When developing a garden I imagine that for most of us the first consideration is the visual: colour schemes, shapes and forms, composition. We might also think about choosing plants which provide fragrance that we can enjoy with our morning coffee or evening glass of wine, as I discussed in a previous blog. But how many of us consider the role of sound in the way we experience gardens and green spaces, never mind deliberately incorporate elements which contribute to and enhance the soundscape? Continue reading
One of the things about having a postage stamp sized garden is that you can see pretty much all of it all of the time. Design concepts such as having themed ‘rooms’ and creating ‘mystery’ by deliberately obscuring the view of a feature from certain angles are lovely ideas, but nigh on impossible to achieve if you are working with 30m² of space. Indeed accommodating attractive planting alongside practical features such as bins, water butts and washing lines can be a key challenge when garden proportions are limited. Thinking about where the eye is naturally drawn to in a garden, and where it is you would like it to rest, can be a big part of balancing the aesthetic and the pragmatic.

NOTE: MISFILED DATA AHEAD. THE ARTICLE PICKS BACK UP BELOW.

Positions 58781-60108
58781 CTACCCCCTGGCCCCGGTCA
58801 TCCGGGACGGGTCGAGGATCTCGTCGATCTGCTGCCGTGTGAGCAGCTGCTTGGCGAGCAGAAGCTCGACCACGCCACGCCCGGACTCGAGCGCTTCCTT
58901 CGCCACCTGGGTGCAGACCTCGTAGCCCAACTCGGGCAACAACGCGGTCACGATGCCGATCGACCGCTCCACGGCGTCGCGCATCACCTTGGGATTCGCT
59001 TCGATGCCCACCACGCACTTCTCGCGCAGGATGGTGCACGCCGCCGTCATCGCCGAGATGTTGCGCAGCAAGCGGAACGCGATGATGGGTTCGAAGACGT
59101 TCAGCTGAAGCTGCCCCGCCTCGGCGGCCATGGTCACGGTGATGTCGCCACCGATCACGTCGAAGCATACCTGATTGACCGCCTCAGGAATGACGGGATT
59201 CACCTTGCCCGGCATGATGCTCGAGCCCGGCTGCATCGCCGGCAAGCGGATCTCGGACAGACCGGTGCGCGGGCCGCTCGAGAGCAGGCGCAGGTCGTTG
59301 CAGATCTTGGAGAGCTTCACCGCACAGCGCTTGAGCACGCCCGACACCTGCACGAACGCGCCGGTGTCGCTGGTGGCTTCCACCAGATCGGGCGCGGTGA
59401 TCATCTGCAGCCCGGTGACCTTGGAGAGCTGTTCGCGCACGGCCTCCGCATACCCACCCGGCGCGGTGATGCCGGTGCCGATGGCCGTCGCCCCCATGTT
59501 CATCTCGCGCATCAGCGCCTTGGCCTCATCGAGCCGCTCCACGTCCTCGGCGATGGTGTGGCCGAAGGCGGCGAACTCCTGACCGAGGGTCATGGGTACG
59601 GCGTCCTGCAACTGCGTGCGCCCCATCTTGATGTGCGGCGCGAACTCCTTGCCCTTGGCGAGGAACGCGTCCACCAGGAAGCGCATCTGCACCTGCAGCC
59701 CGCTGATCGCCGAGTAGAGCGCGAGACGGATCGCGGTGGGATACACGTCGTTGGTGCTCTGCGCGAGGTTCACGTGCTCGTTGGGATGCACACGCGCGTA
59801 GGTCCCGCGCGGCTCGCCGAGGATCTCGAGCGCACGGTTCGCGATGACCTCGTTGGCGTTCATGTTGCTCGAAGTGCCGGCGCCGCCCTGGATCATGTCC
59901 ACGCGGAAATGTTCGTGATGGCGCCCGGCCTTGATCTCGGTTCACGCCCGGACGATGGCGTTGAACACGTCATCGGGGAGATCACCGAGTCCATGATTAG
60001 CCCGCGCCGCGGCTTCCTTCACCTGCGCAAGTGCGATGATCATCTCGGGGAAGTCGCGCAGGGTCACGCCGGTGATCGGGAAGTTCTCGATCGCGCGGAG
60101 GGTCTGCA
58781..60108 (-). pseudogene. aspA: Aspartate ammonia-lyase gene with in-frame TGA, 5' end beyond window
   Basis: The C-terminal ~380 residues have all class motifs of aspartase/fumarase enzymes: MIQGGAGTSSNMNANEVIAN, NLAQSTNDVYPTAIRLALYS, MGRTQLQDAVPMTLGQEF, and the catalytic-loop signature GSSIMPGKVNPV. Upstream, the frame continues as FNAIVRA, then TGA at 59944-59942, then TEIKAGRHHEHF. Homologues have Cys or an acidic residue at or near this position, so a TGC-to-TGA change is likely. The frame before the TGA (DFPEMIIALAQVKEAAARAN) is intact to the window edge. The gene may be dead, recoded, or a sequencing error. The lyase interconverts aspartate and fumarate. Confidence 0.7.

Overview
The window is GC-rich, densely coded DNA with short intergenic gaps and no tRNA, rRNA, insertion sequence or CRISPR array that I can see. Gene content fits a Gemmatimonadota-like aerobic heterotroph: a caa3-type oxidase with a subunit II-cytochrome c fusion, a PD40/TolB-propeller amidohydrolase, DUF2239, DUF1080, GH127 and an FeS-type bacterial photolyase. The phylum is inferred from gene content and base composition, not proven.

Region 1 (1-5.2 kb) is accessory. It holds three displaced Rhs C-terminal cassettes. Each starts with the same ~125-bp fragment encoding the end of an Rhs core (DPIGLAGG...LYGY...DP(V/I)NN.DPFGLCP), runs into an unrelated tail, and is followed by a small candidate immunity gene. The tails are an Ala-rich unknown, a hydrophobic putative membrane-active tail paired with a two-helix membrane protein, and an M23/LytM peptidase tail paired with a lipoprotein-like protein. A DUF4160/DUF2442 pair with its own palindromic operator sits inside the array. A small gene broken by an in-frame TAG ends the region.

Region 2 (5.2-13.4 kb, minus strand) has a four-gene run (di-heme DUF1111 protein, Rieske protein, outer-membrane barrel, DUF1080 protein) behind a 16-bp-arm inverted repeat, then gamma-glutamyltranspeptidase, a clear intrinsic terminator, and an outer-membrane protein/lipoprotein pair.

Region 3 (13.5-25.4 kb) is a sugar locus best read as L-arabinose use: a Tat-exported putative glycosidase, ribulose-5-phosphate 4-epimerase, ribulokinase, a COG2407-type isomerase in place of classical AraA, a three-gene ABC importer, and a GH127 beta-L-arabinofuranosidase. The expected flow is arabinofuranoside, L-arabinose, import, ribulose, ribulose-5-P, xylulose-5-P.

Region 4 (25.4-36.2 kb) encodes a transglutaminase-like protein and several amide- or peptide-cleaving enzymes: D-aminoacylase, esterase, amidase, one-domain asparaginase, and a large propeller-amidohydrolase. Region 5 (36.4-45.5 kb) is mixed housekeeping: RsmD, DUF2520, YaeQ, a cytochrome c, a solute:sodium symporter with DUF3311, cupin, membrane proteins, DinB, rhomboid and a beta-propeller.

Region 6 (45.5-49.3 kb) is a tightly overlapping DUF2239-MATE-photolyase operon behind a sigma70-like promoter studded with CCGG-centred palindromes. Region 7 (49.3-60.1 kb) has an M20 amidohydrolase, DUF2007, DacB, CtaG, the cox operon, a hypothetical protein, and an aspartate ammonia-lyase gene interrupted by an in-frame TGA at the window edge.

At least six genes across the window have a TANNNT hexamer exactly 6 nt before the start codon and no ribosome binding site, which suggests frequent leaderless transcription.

We are in the midst of the garden show season with seemingly an event somewhere almost every weekend. Tatton Park is my nearest RHS Flower Show but it’s been a few years since I last attended and I was interested to see what was being showcased. Visiting a large garden show really brings home what a vast industry there is around gardening and horticulture with numerous suppliers of tools, landscaping features, and other ‘lifestyle’ accoutrements. There are an amazing array of independent specialist nurseries, the displays for some of which are as stunning as the carefully designed show gardens which are the centrepiece of the event, and the focus of this blog. Continue reading
A huge amount of emphasis in gardening is focussed on how plants and hard landscaping can be combined to make a space look good, using colour, form and texture. However, incorporating features which engage other senses can be equally important in creating a garden which can be enjoyed year round. Continue reading
In an effort to get out of the house on a grey day in the middle of January we decided to make a visit to Dunham Massey. January is not normally considered the best time of year for garden visits, but a focus on winter interest at this garden provides great inspiration. Continue reading